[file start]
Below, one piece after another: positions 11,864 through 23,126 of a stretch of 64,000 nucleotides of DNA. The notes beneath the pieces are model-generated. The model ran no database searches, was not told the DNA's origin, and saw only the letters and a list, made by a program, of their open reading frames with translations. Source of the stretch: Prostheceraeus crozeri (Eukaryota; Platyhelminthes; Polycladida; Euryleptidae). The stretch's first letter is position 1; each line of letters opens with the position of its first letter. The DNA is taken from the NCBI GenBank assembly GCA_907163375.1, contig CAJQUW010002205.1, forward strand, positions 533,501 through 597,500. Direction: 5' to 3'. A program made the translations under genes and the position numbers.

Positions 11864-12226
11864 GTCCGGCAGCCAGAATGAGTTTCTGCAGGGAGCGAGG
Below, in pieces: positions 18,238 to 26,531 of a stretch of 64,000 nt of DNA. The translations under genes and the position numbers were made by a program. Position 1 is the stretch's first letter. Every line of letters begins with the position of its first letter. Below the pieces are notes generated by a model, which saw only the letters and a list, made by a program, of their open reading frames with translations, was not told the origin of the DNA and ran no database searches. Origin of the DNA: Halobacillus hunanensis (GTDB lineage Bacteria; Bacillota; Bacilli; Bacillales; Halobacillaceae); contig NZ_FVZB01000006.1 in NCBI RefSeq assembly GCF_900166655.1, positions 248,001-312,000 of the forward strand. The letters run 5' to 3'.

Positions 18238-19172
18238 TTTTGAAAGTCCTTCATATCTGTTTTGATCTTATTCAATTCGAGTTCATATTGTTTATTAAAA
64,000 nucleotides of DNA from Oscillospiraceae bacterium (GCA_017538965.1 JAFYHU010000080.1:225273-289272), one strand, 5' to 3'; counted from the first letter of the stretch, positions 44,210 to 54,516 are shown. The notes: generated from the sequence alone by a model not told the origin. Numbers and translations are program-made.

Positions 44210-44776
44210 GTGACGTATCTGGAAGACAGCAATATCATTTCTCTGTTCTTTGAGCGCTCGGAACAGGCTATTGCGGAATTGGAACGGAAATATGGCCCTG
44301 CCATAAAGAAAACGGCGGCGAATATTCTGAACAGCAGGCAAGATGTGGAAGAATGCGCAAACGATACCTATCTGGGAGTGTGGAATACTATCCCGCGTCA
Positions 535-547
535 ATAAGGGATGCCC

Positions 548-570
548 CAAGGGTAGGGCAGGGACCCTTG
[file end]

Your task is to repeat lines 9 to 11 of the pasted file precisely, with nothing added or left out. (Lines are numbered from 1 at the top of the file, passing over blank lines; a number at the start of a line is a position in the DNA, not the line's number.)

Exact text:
44210 GTGACGTATCTGGAAGACAGCAATATCATTTCTCTGTTCTTTGAGCGCTCGGAACAGGCTATTGCGGAATTGGAACGGAAATATGGCCCTG
44301 CCATAAAGAAAACGGCGGCGAATATTCTGAACAGCAGGCAAGATGTGGAAGAATGCGCAAACGATACCTATCTGGGAGTGTGGAATACTATCCCGCGTCA
Positions 535-547